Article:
Translation:Who is swimming in the sea with him?
To be sure (I am not native English speaking): is that completely true? Can "Who are swimming..." also mean you are talking about a singular person? Or is it that "Who is swimming ..." can as well mean you are talking about one or more people, but "Who are swimming..." always relates to more people?
"Who is" is used when there is no direct object, such as when it is immediately followed by a verb (like swimming), "there", or "that", or a singular direct object that is not "you".
"Who are" is used when the direct object is "you" (even if not plural!) and for plural direct objects.
The following are the correct usages... "IS": - "Who is singing those songs?" "Who is there?" "Who is that?" "Who is he/she?" "Who is your mother?"
"ARE": - "Who are you?" "Who are they?" "Who are Ed and Jill?" "Who are your parents?" "Who are you talking to?"
("What" is used for the same cases as "Who".)
A correction. In "Who is swimming", the "who" is a subject, not an object.
In all the following cases, "who" is the subject:
Who is singing those songs?" "Who is there?" "Who is that?" "Who is he/she?" "Who is your mother?"
In this sentence, "Who called whom? ", "who" is the subject; and "whom" is the direct object (of the verb, "called".
Take this (somewhat) non-sense sentence:
"Who gave whom to whom?" "(Who gave (which slave) to (which owner)."<pre>
In this case, "who" is the subject",; "whom" is the direct object of the verb "gave"; and "whom is the object of the preposition "to". (And if the "to" were left out, then one "whom" would be an indirect object. )</pre>
"Are" always goes with "you"., even if the "you" is singular. "Who are you?" "You are who?" But NOT "who is you" "You is who?"
If I needed to ask this question (either way, knowing or not knowing the amount of people swimming), I would just ask, "Who's swimming in the sea with him?" or "Who else is swimming in the sea with him?" The specifics of how many people there are will be clarified as soon as someone answers my question. FYI, I'm a native New Yorker.
There seems to be a lot of debate here, just accept that ''quiénes están'' can be translated as who is or who are in English depending on the rest of the sentence. We would say ''who are those people, swimming with him ? Hey, they're not people they're sharks!'', but we wouldn't say ''Who are swimming with him?'' as some people here try to do. Just one of those things, unfortunately. English seems to require a plural point of reference in the sentence if ''are'' is going to be used, and there is no such reference in Duo's example. In real life, if we wanted to make it clear that there were two or more people around our target swimmer, we would add more words, as in my example above.
Again, in "who is at the door", the "who" is the subject. There is no direct object.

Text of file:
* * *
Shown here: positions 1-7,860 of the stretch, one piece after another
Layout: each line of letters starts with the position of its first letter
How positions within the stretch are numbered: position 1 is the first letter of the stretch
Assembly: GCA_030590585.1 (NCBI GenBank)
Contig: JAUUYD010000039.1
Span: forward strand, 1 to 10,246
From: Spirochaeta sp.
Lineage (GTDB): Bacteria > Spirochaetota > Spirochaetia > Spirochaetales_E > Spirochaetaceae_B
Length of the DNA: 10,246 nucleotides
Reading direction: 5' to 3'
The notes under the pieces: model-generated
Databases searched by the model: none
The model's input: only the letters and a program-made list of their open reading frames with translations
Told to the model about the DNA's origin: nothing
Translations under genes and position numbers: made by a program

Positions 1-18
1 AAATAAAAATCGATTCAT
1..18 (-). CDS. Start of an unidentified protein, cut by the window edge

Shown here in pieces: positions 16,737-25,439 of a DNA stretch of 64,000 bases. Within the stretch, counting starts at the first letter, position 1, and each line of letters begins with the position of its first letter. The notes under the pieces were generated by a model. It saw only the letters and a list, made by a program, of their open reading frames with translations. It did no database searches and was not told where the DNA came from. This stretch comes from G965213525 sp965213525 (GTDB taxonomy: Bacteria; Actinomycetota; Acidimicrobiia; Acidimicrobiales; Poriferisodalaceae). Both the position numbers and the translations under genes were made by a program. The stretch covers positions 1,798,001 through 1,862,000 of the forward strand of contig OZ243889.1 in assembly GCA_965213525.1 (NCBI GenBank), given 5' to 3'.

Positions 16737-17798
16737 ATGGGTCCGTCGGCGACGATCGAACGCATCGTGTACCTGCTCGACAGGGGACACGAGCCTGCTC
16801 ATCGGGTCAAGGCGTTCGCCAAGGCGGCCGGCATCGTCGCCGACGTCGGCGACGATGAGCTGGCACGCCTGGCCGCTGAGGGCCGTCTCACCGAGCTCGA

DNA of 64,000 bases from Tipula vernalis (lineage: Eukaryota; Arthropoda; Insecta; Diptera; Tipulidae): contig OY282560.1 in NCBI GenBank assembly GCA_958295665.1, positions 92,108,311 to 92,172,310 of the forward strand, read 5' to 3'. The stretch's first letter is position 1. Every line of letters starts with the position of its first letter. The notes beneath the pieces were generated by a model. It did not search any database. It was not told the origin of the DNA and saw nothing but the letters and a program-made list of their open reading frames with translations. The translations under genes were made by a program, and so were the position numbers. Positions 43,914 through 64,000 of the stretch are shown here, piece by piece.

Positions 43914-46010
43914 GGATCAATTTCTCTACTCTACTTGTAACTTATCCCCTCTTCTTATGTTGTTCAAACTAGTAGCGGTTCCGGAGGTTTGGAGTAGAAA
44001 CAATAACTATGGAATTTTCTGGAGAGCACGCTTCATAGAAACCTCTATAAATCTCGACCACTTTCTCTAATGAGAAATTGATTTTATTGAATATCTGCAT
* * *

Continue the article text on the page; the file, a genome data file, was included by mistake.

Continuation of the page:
"is" is a "linking verb". (a "being" verb). It does not have a "direct object". A direct object has to follow transitive (and non-linking) verb. It (direct object) has to follow (be the object of) an "action" (doing) verb. "Is" is not a "doing"; it simply "is"
Linking verbs (is, are, was, were) do not have objects.
See this site on "objects" of sentences: http://www.ccc.commnet.edu/grammar/objects.htm
Reading the comments I note that all are, without exception, about English grammar rather than Spanish!! And the dispute on English grammar seems to be rather intricate without a clear conclusion.
As I am trying to learn Spanish and the correct English translation is disputable at best, "who are" is a better translation than "who is" because it is closer to the Spanish!
I have to disagree on both counts. Ryagon's comment (currently directly above yours) is probably the best and most concise explanation:
"Who", as a question word, is generally regarded as singular in English, unless it's a copula sentence of the form "Who is/are [noun]?", like "Who are these people?" So it's always "Who is swimming?"
Earlier in the comments Ryagon has also mentioned the following, specifically regarding the Spanish:
If you know there are multiple people involved, you use quiénes. If you don't know how many there are, or if it's only one, you use quién.
These two comments highlight the difference between English and Spanish in this matter, and why "who are" as a literal translation is not better than "who is" as a correct translation.
I used the plural form because of quiénes, and not quién, and got dinged for it. Does DL think the rules don't apply to them. I sometimes get so p.o.ed that I feel like quitting this app, but sanity pervails and all is well. I find Spanish hard enough without these roadblocks cropping up. Sorry for venting, gang, but there it is.
I thank all the english speaking people for their clear explanations. In the dutch language we use in this case the plural form. Now I understand it, thanks to you, folks. And to the others: we are all learning, accept your mistakes and learn from the comments and explications.
So, the interrogative subject pronouns "who" and "what" are generally singular in English. It's always "Who is swimming?" or "What is going on?", no matter how many people or objects you're talking about.
The addition of "all" complicates this a bit. This forum discussion suggests that "who all" is still considered singular in American English, but it's frequently plural in Indian English. For most people, "Who all are swimming?" will sound wrong, but it's still a valid sentence in some dialects.